“This is truly a first in the U.S.,” said Tupelo cardiologist Dr. Barry Bertolet. “It’s brand new to the country.”
As part of a national study, NMMC Heart Institute placed the Abbott Absorb bioresorbable vascular scaffold in December. Like a metal stent, the scaffold keeps a coronary artery open after a blockage has been cleared, but the Absorb slowly dissolves after the artery heals, Bertolet said.
The Absorb scaffold, which has been studied in Europe, Japan and Australia, is made from the same material used in dissolving sutures – polyactide.
“This stent performs as well as what we’re already using,” Bertolet said. Now researchers and physicians want to know if the absorbable scaffold can improve on the shortcomings of metal stents by:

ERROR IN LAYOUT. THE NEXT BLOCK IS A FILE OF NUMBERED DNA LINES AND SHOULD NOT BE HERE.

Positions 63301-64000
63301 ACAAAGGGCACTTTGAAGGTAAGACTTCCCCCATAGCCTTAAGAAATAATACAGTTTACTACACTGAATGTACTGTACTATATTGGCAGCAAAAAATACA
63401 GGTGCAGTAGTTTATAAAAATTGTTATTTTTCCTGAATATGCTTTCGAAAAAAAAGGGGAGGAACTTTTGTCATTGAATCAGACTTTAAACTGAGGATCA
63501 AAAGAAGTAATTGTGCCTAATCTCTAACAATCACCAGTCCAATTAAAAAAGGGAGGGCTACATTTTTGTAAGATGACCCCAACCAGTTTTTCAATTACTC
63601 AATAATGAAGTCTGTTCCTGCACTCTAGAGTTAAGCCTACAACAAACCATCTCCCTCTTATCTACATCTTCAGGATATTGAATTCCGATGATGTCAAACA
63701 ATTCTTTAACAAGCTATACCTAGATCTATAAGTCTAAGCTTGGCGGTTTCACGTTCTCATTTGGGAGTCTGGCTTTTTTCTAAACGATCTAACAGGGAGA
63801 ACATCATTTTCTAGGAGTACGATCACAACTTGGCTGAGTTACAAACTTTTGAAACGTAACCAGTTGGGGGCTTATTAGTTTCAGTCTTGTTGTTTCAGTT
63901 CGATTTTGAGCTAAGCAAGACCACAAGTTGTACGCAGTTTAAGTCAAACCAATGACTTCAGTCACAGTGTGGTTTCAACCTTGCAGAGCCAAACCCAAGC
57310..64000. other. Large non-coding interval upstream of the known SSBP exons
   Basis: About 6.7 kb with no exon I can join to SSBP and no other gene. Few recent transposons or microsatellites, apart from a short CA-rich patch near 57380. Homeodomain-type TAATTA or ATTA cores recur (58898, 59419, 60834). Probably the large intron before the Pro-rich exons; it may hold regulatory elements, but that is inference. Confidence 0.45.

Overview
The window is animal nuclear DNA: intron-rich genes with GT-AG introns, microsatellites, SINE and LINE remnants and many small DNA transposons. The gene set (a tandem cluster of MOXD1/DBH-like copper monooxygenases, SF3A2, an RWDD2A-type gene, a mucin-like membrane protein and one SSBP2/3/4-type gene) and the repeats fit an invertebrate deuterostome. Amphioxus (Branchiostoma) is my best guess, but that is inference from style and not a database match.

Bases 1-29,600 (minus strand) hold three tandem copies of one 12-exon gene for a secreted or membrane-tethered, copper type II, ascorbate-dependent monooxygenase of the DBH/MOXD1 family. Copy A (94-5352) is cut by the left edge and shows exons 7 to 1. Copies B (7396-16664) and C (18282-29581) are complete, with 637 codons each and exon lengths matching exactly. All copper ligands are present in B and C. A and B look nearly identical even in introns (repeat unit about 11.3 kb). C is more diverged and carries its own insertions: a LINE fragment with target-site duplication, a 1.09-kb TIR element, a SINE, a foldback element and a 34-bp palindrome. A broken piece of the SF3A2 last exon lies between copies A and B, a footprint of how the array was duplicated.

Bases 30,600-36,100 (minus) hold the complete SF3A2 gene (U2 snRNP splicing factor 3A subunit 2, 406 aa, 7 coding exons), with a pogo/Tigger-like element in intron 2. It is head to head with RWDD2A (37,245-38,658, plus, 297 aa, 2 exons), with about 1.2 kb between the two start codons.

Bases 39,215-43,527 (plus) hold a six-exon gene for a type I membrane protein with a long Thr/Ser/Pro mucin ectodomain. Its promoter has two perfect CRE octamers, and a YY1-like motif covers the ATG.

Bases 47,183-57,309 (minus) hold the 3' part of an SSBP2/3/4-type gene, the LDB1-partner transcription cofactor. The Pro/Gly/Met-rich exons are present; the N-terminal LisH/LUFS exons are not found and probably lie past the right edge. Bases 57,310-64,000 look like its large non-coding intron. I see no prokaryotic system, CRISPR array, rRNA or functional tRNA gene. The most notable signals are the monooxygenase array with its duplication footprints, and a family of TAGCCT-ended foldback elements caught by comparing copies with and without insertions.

• Reducing the long term use of blood thinners
• Allowing future interventions like coronary bypass and
• Enabling stented blood vessel to increase the flow of blood in response to normal activities like exercise.
NMMC was one of a small group of hospitals around the country selected by Abbott to be a part of the lead group for these new kind of stents, that includes the Mayo Clinic, the Cleveland Clinic and Harvard-affiliated hospitals.
Being a part of this elite group involved a lot of team work, Bertolet said.
“I give all the credit on this first case to the supporting staff at Abbott, the NMMC Institutional Review Board, NMMC’s Cath Lab staff and the Cardiology Associates of North Mississippi research team,” Bertolet said.